The mainstays in Polish diet reflect the country's agricultural produce. Bigos is of very old derivation and is still a popular Polish dish composed of a variety of meats and cabbage, all simmered for a long period and prepared with a hearty dash of spices. There always was a contrast between the diet of the rich and the poor, but the basic foods have always been and remain: mushrooms, wild berries, crayfish, game birds, cabbage, potatoes, many varieties of fish, kasza or buckwheat, sour cream and other dairy products. Beet soup, or barszcz, and czarnina, which is duck blood soup are delicacies. The variety of soups is extensive, and distinctive Polish soups include many kinds of fruit soups, served chilled or piping hot.
Krakus ham is famous the world over, but today it is produced for export only. While Americans may purchase it in supermarkets, the Poles must purchase it with currency of the free world at their PEKAO or state stores.
Many changes have taken place in modern Polish weddings in the cities, while country weddings, especially in the southern mountain regions, maintain more of a traditional character. Some
A distinctive Polish costume is worn in the Włodawa region with homespun linen and rich embroideries.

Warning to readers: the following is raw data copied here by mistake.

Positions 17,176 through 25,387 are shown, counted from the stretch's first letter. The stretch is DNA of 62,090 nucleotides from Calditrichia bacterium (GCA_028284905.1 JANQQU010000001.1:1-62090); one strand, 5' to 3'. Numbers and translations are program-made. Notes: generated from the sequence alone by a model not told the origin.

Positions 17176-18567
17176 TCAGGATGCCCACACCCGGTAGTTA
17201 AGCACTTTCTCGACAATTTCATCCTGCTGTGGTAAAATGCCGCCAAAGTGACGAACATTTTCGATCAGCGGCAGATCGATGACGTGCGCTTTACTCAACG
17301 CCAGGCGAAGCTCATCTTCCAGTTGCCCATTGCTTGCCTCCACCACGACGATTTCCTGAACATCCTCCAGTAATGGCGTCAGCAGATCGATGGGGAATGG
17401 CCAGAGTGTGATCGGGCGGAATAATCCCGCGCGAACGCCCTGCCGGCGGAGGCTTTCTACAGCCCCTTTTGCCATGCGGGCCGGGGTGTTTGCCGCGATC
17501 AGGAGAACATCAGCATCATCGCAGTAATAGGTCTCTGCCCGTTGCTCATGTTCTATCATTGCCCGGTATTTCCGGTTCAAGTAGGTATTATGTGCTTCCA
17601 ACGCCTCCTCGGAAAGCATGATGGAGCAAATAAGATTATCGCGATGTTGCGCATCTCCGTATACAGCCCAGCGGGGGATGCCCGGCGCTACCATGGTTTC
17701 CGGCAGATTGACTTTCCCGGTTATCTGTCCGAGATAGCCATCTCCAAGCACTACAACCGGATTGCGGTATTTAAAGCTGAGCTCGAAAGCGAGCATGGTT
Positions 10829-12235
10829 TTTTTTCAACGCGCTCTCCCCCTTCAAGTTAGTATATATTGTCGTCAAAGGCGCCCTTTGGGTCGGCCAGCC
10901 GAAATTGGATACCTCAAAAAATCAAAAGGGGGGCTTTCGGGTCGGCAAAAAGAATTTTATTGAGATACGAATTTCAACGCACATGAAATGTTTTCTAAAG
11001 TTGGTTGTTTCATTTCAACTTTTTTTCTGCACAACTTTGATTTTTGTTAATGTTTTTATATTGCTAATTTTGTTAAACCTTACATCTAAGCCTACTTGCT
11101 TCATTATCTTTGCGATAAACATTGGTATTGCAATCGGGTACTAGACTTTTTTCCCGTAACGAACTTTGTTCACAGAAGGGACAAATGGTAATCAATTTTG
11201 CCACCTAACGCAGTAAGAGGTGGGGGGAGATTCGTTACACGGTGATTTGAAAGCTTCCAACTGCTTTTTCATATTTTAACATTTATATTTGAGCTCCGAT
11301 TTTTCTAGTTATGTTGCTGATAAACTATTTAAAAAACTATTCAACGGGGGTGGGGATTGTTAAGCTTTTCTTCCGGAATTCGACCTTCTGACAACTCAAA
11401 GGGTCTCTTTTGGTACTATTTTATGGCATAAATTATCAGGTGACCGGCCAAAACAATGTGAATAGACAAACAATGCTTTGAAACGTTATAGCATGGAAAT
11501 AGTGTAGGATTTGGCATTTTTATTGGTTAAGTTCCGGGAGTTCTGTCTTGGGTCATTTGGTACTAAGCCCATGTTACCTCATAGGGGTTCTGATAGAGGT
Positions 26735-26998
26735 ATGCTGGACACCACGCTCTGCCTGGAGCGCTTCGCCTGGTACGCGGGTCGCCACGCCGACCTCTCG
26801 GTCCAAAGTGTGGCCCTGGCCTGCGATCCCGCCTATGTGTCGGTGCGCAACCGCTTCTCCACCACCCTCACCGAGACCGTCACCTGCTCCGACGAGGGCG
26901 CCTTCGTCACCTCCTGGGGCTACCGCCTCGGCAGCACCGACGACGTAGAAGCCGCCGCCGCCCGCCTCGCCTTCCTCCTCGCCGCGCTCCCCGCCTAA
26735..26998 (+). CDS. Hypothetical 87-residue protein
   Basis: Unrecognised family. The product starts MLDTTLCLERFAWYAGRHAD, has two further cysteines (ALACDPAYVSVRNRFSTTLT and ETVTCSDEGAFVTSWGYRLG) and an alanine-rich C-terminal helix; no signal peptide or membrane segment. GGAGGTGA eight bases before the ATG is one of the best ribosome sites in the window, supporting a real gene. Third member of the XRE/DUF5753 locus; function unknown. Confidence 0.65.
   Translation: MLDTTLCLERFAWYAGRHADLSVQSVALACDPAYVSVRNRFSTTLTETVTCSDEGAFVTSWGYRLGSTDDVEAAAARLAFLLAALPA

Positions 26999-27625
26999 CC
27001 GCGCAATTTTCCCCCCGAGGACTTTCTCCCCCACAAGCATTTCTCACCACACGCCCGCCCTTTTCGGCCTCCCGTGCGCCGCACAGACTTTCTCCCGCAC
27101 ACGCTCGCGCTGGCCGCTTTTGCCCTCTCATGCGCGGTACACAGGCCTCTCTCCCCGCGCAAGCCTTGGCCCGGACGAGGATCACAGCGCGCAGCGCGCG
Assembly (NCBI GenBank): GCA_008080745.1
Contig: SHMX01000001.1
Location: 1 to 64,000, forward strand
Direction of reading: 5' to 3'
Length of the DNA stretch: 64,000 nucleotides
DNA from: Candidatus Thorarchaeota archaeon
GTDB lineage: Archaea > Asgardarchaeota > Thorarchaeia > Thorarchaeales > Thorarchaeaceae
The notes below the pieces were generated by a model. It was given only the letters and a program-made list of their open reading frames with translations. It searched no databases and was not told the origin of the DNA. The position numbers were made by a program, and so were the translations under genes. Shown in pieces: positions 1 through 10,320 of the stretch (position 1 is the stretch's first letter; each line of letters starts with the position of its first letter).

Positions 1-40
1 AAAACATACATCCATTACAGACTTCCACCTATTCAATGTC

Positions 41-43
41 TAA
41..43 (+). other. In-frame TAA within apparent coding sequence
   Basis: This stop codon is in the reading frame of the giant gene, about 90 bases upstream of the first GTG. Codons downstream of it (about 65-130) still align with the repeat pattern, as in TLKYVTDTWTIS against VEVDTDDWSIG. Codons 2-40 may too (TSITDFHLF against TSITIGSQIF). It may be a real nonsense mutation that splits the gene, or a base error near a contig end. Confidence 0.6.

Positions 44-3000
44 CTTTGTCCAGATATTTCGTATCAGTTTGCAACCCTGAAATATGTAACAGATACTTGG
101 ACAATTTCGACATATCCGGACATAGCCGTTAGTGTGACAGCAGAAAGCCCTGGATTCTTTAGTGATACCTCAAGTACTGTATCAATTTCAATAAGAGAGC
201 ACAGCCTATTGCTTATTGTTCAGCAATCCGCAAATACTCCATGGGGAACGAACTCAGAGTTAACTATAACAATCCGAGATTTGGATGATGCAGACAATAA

of the peasant customs are coarse and lusty comparable to those of America's Old West and the "shivaree" depicted in the musical Oklahoma. Because of urbanization and industrialization, peasant customs have disappeared from the cities.
Two traditions, however, persist: the unveiling of the bride at the conclusion of the wedding celebration, called the "Oczepiny," and the blessing of the bridal couple by the parents. In the former, a small cap is placed on the head of the bride, replacing the veil. This symbolizes that she has officially assumed the responsibilities and obligations of her new status. The latter is a blessing by the parents before the ceremony as the couple kneels before them, often including the sprinkling of holy water by the parents.